It was just six months ago that my Special Situations portfolio took a starter position in Washington Prime (NYSE:WPG), a real estate investment trust newly spun off from Simon Property Group (NYSE:SPG). Because of a significantly better opportunity on the horizon, I'm opting to sell the stock and redeploy those funds elsewhere.
Why sell now?
Washington Prime originated in Simon's spin-offs of its smaller malls and shopping centers in its bid to refocus on the company's highest-performing properties. But while Washington Prime's properties were the less desirable of the two, they were not undesirable. Occupancy at the smaller REIT has been stable and slightly growing, and it pays a nice dividend yield.
My decision to sell Washington Prime is based on two factors. First, I wonder how much room the stock has to run, given the challenging market for mall properties over the last decade. The stock comprises about 0.5% of my Special Situations portfolio now, and given the stock's 16% decline, not including dividends, the effect is minuscule on the portfolio's results. I took an initial position to follow the company. But it's unclear how much the portfolio is paying for the company's prospects today.
Second, I have an attractive and undervalued stock on my radar, with much clearer upside and an even larger dividend than that offered by Washington Prime. So I think the capital is best put to work somewhere else. If you'd like to know what this high-yield stock is, follow me on Twitter: @TMFRoyal. And check out my dedicated discussion board.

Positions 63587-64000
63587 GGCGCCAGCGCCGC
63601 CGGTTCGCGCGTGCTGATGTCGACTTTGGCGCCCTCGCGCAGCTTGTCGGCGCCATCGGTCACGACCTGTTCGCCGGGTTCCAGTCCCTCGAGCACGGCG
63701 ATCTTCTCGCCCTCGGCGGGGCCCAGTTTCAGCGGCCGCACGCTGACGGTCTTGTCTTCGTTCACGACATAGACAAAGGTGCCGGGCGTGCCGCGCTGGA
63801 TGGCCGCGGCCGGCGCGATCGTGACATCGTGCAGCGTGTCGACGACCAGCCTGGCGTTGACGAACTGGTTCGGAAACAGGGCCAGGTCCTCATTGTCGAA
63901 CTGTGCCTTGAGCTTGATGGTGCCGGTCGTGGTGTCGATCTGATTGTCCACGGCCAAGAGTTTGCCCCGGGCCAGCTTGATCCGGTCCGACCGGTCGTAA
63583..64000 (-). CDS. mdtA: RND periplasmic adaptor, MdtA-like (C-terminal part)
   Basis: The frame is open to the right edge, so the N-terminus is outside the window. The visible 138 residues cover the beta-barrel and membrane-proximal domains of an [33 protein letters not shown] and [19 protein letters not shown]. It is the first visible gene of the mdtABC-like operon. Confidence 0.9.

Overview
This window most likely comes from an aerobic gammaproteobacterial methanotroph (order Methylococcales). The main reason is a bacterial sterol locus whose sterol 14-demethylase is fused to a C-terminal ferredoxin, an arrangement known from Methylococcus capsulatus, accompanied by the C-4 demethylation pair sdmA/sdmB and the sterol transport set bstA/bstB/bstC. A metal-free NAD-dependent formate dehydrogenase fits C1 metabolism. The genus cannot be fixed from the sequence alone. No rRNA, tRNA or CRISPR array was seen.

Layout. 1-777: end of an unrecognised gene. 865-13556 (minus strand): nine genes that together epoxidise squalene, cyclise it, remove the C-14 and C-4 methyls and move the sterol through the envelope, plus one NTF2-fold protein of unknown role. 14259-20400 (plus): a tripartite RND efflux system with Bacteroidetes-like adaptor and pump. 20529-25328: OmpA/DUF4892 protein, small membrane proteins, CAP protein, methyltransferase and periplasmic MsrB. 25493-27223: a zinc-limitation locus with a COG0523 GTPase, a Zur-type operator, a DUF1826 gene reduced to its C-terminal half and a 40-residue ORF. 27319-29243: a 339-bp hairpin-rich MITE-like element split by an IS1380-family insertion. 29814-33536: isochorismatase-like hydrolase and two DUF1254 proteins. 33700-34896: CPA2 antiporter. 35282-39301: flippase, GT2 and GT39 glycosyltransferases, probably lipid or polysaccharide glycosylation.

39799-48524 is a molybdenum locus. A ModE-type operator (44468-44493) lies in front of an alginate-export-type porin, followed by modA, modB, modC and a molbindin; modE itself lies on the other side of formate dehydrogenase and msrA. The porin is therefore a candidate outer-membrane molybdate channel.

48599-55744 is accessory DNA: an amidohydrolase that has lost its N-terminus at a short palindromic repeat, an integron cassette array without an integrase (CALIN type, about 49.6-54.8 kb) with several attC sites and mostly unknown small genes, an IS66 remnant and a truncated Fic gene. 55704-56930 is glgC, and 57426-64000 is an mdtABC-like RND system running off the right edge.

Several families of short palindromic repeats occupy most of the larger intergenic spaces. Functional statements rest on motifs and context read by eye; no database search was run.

On the next market day, my Special Situations portfolio will sell its position in Washington Prime. Soon after I'll put it to work in a high-yield stock with substantial upside from today's prices.
Jim Royal has no position in any stocks mentioned. The Motley Fool has no position in any of the stocks mentioned. Try any of our Foolish newsletter services free for 30 days. We Fools may not all hold the same opinions, but we all believe that considering a diverse range of insights makes us better investors. The Motley Fool has a disclosure policy.